Derek Waters On The Rule-Breaking Fifth Season Of ‘Drunk History’ And His Handy Drinking Tricks

01.23.18 1 year ago

Comedy Central

Derek Waters has made a career out of being a damn good drinking buddy.

The filmmaker, who, with Jeremy Konner, created Comedy Central’s wildly popular Drunk History series, has spent the past five years embodying TV’s version of “the kind of guy you’d like to have a beer with” by hosting a show that asks comedians to recount an event in history entirely sh*t-faced and high-profile actors to then reenact and lip-sync those inebriated re-tellings.

It sounds like a pretty fun job, a dream job even, and it is for Waters. He filmed the first episode of the show, which started as a Funny or Die web series, in his backyard with pals Michael Cera and Jake Johnson. He gets to have a glass of bourbon – his go-to drink – with his professionally funny friends, and share incredibly fascinating stories with them. Really, not a bad day’s work.

But while getting celebrities drunk on TV is the hook to bring in viewers, it’s the highly refined, subversive storytelling Waters and his crew are doing that’s truly inventive.

Of course, you probably didn’t come here for that. You came to hear which comedian is the most fun to have a beer with or who can hold their liquor best. I get it. Waters does too.

We chatted with the guy about a little of both – his tricks for recognizing specific “stages of drunk” and how he took the 1963 Birmingham Children’s Crusade and made it funny; the worst cocktail he’s ever had courtesy of Dan Harmon, and how the Trump presidency is just a reminder of why our history is so important.

In keeping with the theme of the show, I have to ask, have you had any drinks before this interview?

You know, when God decided to have my mom and dad have a kid, He said, “I want people to think he’s stoned and drunk for the rest of his life.” When I was young, I sounded like my mom. I remember praying to God for a deeper voice. I just didn’t know he was going to go this deep.

At this point, how much of your life is lived intoxicated?

This season took 63 weeks to make. I would say three months of that is drinking. Not every day, but that’s when we do the narrations. They take about three months. I scope out the schedule where it’ll be three [narrations] in a row.

You gotta give your body time to recuperate.

I know. My body’s been very nice to me.

The show’s made a point of highlighting history we don’t know, does that continue this season?

Definitely. Since the beginning, the main goal has been, what are stories that make me go “Why weren’t we taught that in school?” Those are things that get me really excited, and this season it was still that goal of finding stories like that. However, we also did really fun stuff. It’s been five seasons so we let the show expand. Let it have fun and break rules. The premise stays the same, but I wanted to do a drunk, unsolved, mysteries parody, and so we did an episode called “Drunk Mystery” and all three stories are about mysteries, which I really love.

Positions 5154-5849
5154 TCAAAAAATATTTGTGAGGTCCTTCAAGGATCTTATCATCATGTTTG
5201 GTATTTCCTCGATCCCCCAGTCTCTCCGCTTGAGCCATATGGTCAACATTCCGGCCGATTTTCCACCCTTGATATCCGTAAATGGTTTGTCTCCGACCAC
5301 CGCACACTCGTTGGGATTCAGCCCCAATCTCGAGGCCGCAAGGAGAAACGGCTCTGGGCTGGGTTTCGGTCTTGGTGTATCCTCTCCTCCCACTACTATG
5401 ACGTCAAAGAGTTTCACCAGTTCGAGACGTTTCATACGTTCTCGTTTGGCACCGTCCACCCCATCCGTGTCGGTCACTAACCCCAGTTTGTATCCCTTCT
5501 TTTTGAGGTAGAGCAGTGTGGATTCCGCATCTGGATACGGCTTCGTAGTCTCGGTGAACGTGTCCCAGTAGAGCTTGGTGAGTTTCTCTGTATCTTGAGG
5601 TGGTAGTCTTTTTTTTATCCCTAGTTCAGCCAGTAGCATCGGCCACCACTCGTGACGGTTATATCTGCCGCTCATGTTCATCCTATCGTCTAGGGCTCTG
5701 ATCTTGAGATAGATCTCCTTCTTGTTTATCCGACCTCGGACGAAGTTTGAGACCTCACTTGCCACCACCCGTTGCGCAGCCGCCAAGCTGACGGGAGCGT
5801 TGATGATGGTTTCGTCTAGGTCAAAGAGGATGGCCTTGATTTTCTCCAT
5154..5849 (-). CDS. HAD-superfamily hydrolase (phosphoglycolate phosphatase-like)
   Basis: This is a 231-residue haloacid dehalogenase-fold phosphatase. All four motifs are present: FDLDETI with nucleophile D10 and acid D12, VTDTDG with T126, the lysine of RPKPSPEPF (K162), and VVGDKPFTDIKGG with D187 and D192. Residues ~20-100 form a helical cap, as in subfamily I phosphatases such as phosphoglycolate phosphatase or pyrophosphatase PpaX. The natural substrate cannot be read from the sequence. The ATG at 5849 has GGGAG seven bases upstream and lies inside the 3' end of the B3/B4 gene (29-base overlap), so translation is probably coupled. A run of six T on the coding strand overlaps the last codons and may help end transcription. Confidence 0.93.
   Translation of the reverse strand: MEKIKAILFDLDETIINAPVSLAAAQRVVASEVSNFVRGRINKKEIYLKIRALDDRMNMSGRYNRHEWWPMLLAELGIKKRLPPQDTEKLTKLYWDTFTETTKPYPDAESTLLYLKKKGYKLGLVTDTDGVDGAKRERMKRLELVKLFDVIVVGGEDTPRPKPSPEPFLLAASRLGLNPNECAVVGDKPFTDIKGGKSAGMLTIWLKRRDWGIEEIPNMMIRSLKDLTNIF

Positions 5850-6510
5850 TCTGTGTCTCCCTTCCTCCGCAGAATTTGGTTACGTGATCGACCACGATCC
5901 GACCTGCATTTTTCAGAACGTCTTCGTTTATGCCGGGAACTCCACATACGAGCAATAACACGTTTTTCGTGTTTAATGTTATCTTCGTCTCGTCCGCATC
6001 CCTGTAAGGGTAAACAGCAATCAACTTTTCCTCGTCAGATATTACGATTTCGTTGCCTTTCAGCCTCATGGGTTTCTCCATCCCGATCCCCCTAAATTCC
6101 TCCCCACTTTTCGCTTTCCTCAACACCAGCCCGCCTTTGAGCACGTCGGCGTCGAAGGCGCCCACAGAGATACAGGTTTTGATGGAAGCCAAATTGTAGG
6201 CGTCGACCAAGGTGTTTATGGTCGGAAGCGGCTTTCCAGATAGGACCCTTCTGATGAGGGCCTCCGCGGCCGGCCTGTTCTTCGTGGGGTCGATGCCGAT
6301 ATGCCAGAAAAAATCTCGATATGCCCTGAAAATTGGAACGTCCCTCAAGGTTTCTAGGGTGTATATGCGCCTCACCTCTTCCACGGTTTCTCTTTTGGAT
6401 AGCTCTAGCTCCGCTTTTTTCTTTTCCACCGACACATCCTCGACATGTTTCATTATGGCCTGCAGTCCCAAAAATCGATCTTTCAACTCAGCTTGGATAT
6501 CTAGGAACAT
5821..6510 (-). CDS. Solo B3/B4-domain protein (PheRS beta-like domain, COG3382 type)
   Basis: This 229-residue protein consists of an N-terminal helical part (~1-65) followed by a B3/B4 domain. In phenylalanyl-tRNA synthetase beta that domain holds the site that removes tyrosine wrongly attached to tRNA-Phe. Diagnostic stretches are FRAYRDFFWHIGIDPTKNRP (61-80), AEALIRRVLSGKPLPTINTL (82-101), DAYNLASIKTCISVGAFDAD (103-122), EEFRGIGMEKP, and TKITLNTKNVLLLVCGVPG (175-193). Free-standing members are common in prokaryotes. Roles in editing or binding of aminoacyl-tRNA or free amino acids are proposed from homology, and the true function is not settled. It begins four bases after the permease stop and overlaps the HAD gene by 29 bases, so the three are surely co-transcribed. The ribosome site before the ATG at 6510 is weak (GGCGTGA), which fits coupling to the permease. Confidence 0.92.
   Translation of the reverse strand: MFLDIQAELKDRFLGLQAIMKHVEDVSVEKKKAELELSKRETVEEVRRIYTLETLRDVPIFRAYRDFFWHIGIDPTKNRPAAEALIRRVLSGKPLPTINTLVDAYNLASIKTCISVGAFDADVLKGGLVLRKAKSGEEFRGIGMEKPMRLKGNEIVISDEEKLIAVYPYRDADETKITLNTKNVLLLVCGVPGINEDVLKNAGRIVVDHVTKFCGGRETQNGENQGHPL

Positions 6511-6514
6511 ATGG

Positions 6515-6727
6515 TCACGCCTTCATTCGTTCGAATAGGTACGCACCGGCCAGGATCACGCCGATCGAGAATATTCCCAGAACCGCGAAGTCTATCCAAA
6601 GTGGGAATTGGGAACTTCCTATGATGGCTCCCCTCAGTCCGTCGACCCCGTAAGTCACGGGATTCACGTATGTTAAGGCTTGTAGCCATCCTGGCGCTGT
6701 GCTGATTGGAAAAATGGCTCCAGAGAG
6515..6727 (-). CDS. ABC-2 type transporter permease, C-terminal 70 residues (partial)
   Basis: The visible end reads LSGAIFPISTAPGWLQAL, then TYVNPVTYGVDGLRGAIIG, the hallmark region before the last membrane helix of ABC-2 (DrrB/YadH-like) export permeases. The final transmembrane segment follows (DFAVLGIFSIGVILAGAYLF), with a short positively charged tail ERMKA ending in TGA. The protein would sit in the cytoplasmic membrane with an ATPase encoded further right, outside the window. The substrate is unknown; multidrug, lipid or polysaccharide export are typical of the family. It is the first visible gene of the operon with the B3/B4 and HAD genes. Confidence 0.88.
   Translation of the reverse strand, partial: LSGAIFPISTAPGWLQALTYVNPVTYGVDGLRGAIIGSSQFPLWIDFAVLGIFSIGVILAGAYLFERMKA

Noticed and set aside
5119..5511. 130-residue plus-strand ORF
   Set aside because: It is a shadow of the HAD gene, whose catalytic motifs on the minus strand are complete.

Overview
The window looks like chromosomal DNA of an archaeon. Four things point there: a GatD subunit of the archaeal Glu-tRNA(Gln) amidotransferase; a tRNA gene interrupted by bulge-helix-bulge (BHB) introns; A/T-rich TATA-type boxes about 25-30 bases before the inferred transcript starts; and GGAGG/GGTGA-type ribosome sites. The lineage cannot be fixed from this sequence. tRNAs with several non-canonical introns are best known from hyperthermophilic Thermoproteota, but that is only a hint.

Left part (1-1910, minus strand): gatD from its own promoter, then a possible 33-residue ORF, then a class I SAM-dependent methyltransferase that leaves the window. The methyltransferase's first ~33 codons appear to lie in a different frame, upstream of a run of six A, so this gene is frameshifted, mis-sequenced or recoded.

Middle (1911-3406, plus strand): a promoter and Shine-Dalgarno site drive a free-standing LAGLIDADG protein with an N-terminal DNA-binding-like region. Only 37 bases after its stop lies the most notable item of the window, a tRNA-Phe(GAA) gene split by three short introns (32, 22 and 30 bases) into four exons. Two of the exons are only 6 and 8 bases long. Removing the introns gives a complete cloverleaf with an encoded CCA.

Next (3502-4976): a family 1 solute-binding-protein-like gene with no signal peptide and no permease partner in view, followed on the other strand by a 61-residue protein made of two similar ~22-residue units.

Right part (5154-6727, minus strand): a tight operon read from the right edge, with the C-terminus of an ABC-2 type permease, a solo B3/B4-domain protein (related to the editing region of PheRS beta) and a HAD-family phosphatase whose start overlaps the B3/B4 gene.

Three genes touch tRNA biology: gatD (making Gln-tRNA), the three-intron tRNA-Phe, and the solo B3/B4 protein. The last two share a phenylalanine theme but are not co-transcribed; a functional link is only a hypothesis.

I feel like this could be a spin-off.

I can’t say that without sounding like a dick, but I would do “Drunk Mystery” every day. That’s all I want to do, is do a show where you can do those really bad reenactments. Like that show, Snapped.

How do you go about pairing the narrator with the story, because I look at some of these comedians thinking, “Not all of them look like they’d be history buffs.”

Yeah I love that it feels like that, because these comedians are people that I love, and that I’ve talked to about what types of stories that are very important to them. Now, I already know what stories we’re going to do, I’ll send them two or three with the same type of tone [as what they’re interested in] and then they can choose. But then on the flip-side it’s like Questlove, and wanting to do the birth of hip-hop. That’s a no-brainer.

I humbly say “There’s nothing that happens in the show that hasn’t been thought out.” It’s not like “Oh, I think Tiffany Haddish would be funny doing that, because she’d be funny at saying anything,” which is true. She’d be funny saying anything, but when we pitched her [a heroine story for the season premiere] she really liked it, and got obsessed with trying to find more information. That’s what I love; these people aren’t just trying to be on TV. They really do love history.

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